What's more, because recycling programs in this country were dependent on China for so many years, our domestic recycling infrastructure was never fully developed. As a result, there is no economical or efficient way to handle recycling in the absence of the international market for these items, says the Columbia report.
What does it all mean for you, the consumer, when walking the aisles of a store making purchases? Educate yourself as much as possible about what your local recycling program can handle. Call local recycling facilities and ask questions. According to the EPA, in 2017, 66 percent of discarded paper and cardboard was recycled, 27 percent of glass, and 8 percent of plastics were recycled. Glass and metal can be recycled indefinitely, while paper can be recycled five to seven times before it's too degraded. Plastic can only be recycled once or twice. Ultimately, six times more plastic waste is incinerated than is recycled.
Here's the key takeaway—the only plastic that's being recycled with any widespread regularity is that which is labeled with a No. 1 or a No. 2, according to a Greenpeace report. Meaning, you'll want to look for the recycling number on the plastic items you're considering purchasing. Unfortunately, many plastic items, especially beauty products, have no number at all on the packaging.
To step up your efforts even further when you're shopping, actively search for products that are not packaged in plastic but are instead packaged in glass, aluminum, or cardboard. There's a growing crop of start-ups challenging the status quo and offering all sorts of products packaged in alternative materials—from cleaners and laundry detergents to beauty products. Some of the names to become familiar with in this space (in addition to Blueland) include ThreeMain, Earthbreeze, Tru Earth, and HiBar. But these are merely a few examples, once you start googling away, you'll find there are many eco-friendly alternatives entering the market.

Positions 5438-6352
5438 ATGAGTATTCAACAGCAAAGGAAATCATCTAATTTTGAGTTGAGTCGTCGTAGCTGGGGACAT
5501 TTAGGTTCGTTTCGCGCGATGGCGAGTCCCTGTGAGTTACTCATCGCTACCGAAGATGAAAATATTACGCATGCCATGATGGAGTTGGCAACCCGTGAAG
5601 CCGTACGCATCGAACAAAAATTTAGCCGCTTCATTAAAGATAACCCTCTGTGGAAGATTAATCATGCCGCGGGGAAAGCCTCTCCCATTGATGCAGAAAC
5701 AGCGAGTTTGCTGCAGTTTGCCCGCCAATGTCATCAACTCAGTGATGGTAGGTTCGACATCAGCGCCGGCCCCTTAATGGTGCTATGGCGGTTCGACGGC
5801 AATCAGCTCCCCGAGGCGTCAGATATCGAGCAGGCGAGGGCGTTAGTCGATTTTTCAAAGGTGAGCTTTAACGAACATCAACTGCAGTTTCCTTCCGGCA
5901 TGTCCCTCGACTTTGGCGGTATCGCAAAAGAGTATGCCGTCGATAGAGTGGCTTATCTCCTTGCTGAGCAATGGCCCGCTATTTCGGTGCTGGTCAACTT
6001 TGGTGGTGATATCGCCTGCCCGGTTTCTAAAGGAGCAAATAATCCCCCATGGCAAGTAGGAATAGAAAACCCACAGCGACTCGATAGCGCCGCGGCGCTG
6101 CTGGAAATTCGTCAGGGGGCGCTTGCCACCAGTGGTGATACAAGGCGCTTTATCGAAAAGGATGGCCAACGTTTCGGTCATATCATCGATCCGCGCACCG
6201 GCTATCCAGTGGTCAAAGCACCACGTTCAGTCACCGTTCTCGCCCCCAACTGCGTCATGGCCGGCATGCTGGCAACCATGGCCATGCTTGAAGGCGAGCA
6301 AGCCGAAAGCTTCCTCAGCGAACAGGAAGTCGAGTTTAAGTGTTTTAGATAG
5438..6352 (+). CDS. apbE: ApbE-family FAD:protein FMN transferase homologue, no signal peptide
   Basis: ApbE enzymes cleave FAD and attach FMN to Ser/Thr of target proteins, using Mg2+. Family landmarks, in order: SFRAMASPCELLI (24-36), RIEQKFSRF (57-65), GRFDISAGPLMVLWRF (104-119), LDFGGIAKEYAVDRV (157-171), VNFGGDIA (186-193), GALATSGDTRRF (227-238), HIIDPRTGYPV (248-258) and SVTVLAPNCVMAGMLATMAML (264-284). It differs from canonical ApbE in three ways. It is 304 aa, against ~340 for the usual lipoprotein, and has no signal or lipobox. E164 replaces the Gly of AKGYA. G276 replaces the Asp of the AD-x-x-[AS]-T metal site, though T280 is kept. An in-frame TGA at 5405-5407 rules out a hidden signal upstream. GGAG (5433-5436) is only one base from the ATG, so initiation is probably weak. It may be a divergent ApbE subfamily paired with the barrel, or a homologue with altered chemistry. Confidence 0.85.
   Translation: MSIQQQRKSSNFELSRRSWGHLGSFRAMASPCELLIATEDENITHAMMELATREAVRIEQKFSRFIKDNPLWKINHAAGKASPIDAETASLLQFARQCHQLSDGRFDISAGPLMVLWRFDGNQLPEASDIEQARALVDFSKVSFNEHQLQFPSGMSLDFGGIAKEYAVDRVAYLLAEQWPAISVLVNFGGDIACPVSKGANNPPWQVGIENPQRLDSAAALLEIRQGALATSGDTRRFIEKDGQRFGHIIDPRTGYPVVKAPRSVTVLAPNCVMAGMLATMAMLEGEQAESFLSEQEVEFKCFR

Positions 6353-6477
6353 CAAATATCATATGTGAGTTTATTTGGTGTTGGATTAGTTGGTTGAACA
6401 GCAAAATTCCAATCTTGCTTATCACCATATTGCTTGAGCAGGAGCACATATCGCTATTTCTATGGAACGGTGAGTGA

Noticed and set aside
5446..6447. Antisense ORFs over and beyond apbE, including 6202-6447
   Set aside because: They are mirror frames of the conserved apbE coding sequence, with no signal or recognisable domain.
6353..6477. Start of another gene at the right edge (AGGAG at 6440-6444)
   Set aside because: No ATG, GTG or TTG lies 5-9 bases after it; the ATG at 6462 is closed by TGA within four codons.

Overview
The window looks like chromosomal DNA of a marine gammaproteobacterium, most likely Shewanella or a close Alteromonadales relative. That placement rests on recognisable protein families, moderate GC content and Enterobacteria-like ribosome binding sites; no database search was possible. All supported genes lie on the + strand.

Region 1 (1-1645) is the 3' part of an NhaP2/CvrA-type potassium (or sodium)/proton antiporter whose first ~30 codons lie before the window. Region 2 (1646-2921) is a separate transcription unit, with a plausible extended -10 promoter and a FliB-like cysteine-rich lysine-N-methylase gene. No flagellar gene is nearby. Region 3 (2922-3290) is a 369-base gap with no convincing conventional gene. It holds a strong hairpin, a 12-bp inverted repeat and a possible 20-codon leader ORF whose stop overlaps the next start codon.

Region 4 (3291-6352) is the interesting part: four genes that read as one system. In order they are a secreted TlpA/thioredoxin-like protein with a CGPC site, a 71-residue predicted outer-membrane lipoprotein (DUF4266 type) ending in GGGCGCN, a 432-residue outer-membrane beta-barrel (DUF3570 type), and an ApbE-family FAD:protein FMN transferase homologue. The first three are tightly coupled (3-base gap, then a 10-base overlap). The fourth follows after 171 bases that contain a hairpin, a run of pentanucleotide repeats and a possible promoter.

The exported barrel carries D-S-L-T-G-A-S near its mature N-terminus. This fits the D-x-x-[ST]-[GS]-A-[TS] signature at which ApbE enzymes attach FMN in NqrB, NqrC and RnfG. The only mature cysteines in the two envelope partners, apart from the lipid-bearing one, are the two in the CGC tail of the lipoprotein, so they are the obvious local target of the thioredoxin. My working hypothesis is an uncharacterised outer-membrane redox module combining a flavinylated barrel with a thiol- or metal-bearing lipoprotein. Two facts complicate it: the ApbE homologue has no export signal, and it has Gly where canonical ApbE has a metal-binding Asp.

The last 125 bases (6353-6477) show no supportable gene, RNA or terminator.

The search in your local Target, Walmart, or other retailer for eco-friendly, and climate-friendly consumer products can be discouraging. Once you start paying careful attention, you'll find aisle after aisle of plastic packaged products or items that contain chemicals harmful for the planet, or products that, through their creation, distribution, or end-of-life disposal (or all three phases)—are environmentally detrimental in some way. All of which brings Yoo to her next important tip for shoppers: Consumers need to start demanding accessibility when it comes to eco-friendly products.
"This is a less obvious one, but it's something we've thought lot about here at Blueland," says Yoo. "Products cannot make a large-scale difference if people cannot access them—whether that means they're unaffordable, or they are not available at a retailer nearby."
Not being accessible can also mean that the products don't work well, as can be the case with some cleaning products, making them not accessible or not practical.
"As consumers, we need to demand more of brands," continues Yoo. "We need to demand that brands be more accessible in all of these ways. Green products have had a bad rap for some time because finding them may be more work, or they're more expensive, or they're less effective. These things must change."
Here's how you can put that into practice as a consumer: Use social media platforms such as Facebook, Twitter, and Instagram to reach out to brands, and let your voice be heard. While you're at it, use these same platforms to reach out to the Targets, Walmarts, and other retailers of the world and request that they start offering more options on their shelves.